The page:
"A record trade deficit will make some headlines, but that'll be a rear-view look at what the fall in oil prices – which hit their lows in March – had on Canadian trade. The export volume gain, and the performance of shipments ex-energy, mean that the monthly GDP outlook for March hasn't been too severely impacted, and the flat reading on first-quarter GDP expected by the Bank of Canada still remains likely a bit too pessimistic," said Canadian Imperial Bank of Commerce economist Nick Exharos in a research report.

Story continues below advertisement

The import side, meanwhile, showed continued improvement in Canadian consumer demand. Statscan said consumer goods imports jumped 7.9 per cent in March, their fourth consecutive month-to-month increase. The March gains were widespread, as 16 of 20 segments of the consumer-goods sector showed increases. Imports of motor vehicles and parts also added to the month's gains, up 3.7 per cent.

"No signs here that Canadian consumers are taking a breather, despite the big drop in oil prices and what appears to be a soft economic backdrop," said Benjamin Reitzes, senior economist at BMO Nesbitt Burns, in a research note.

The U.S. trade numbers for March, released at the same time as the Canadian data, also showed evidence of an economy bouncing back from a harsh winter slowdown, as well as West Coast port strikes that had hampered trade in February. The deficit of $51.4-billion (U.S.) was considerably bigger than the $42-billion that economists had expected, and was up sharply from February's $35.9-billion. But it resulted from a 7.7-per-cent surge in imports, which outweighed a more modest 0.9-per-cent rise in exports.

"Following the resolution of the labour dispute in February, the West Coast ports began to work through their backlogs in March," said Paul Ashworth, chief U.S. economist at Capital Economics. "Assuming that most of the catch-up is now complete, then imports should fall back in April, bringing the trade deficit down to a more normal level, too."

"With our neighbour to the south expected to bounce back in the second quarter, the loonie staying relatively weak … and oil prices staging a modest comeback, Canada's trade profile is expected to improve in the months ahead," Mr. Reitzes concluded.

Your Globe

Build your personal news feed

  1. Follow topics and authors relevant to your reading interests.
  2. Check your Following feed daily, and never miss an article. Access your Following feed from your account menu at the top right corner of every page.

Follow the author of this article:

View more suggestions in Following Read more about following topics and authors
Report an error Editorial code of conduct
Tickers mentioned in this story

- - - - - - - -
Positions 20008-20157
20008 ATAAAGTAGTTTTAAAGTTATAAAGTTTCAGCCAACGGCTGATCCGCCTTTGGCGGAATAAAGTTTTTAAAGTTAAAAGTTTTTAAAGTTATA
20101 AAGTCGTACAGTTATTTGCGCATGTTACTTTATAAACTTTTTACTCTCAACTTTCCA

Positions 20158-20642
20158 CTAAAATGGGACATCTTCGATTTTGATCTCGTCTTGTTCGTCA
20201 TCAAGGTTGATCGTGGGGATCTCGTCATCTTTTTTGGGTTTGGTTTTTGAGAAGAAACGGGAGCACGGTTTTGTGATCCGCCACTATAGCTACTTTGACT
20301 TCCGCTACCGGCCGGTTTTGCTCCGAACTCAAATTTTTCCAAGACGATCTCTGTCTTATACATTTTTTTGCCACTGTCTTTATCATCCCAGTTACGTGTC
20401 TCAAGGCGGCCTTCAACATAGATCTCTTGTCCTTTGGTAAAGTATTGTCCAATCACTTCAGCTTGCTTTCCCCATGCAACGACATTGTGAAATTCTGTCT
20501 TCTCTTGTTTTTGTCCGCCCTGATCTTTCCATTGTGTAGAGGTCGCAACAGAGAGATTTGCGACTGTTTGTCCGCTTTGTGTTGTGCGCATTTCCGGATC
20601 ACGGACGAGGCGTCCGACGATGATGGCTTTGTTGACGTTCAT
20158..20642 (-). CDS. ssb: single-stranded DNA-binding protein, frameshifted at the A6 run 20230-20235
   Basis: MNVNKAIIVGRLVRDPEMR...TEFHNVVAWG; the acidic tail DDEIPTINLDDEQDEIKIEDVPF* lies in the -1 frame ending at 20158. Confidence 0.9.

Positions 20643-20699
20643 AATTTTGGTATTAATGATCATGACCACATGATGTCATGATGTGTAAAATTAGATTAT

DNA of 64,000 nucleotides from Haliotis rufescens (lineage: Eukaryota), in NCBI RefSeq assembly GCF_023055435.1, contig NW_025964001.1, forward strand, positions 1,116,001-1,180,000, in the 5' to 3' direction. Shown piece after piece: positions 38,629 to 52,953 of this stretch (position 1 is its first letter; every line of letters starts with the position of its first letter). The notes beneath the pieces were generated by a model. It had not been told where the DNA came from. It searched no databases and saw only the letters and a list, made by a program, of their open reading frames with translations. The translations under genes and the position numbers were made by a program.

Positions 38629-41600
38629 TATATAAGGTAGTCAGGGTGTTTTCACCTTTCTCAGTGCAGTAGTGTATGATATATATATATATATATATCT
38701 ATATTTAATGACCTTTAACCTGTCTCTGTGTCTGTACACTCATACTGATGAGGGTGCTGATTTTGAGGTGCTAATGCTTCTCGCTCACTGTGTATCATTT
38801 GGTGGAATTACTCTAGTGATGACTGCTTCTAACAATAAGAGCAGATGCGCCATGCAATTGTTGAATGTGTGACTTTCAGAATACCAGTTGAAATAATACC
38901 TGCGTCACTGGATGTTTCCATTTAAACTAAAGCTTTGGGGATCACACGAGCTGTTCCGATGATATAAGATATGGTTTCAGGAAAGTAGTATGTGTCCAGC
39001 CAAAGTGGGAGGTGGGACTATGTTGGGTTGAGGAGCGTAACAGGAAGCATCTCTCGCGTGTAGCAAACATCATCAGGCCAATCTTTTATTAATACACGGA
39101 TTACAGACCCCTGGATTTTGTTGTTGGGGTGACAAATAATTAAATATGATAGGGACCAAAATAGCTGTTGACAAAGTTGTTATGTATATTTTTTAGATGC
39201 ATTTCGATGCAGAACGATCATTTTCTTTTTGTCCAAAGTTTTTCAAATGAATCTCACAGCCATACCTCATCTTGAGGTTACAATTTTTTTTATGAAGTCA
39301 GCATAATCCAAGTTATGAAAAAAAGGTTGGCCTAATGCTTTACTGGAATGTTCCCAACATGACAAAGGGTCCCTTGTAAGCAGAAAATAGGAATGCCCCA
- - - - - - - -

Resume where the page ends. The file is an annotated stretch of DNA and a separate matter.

Due to technical reasons, we have temporarily removed commenting from our articles. We hope to have this fixed soon. Thank you for your patience. If you are looking to give feedback on our new site, please send it along to If you want to write a letter to the editor, please forward to

Welcome to The Globe and Mail’s comment community. This is a space where subscribers can engage with each other and Globe staff. Non-subscribers can read and sort comments but will not be able to engage with them in any way. Click here to subscribe.

If you would like to write a letter to the editor, please forward it to Readers can also interact with The Globe on Facebook and Twitter .

Welcome to The Globe and Mail’s comment community. This is a space where subscribers can engage with each other and Globe staff. Non-subscribers can read and sort comments but will not be able to engage with them in any way. Click here to subscribe.

If you would like to write a letter to the editor, please forward it to Readers can also interact with The Globe on Facebook and Twitter .

Welcome to The Globe and Mail’s comment community. This is a space where subscribers can engage with each other and Globe staff.

We aim to create a safe and valuable space for discussion and debate. That means:

  • Treat others as you wish to be treated
  • Criticize ideas, not people
  • Stay on topic
  • Avoid the use of toxic and offensive language
  • Flag bad behaviour

If you do not see your comment posted immediately, it is being reviewed by the moderation team and may appear shortly, generally within an hour.

We aim to have all comments reviewed in a timely manner.

Comments that violate our community guidelines will not be posted.

UPDATED: Read our community guidelines here

Discussion loading ...

To view this site properly, enable cookies in your browser. Read our privacy policy to learn more.
How to enable cookies